Music was another passion of my father’s. Listening to it and playing it. I will always remember my father for his ability to turn any inanimate object into a musical instrument. While extremely adept at playing the music of the classical masters on the piano, he was also known for his Cross-Cut Saw concertos, as well as his ability to play Frere Jacques on the garden tap which was transmitted via means of vibration to the toilet bowl which acted as a loudspeaker, much to my surprise as I was the audience, so to speak. Perhaps it was his ability to play two recorders – one up each nostril – that put my brother off playing music; one recorder belonged to him. That certainly put me off the recorder, but I moved on to playing piano, drums and guitars after that. Thanks Dad for such a sound introduction to music.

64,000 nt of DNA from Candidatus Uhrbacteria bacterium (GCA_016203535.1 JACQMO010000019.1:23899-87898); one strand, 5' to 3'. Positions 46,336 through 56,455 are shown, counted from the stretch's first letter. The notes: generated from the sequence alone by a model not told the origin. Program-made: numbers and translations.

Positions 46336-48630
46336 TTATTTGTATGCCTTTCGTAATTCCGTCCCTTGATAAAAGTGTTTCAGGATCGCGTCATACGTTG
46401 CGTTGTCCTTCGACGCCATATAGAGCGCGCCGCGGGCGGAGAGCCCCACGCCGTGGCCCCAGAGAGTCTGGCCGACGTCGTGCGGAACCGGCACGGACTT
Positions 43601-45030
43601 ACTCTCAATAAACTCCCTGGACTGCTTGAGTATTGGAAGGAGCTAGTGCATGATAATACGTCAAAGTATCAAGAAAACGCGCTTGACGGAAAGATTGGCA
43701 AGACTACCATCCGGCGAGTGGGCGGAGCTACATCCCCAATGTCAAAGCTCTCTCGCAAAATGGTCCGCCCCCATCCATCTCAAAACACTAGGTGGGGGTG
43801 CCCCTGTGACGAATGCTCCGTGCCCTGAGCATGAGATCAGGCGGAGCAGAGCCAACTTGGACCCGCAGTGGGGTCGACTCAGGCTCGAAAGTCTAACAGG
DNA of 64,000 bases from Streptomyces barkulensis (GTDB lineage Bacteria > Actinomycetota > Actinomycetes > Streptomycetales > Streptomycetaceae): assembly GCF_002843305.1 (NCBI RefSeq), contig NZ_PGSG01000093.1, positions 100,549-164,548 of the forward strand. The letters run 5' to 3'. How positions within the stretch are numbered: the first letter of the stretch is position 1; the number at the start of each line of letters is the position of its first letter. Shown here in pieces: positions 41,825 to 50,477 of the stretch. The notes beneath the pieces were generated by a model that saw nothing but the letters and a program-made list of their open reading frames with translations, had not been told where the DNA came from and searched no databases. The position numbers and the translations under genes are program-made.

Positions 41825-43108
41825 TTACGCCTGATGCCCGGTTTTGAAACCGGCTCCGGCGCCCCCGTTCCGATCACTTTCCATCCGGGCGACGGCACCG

Love and respect for his wife

My father loved and respected my mother. He never questioned her judgement (at least not in front of us). My parents always made decisions together, especially when it came to us children. A united front is what we saw. This is something that I hope to achieve in my own life, now that my wife and I have also been blessed with a wonderful little girl. Us boys as grown men now love and respect our wonderful wives. Thank-you Dad and thank-you Mom for this gift.

Strength to start over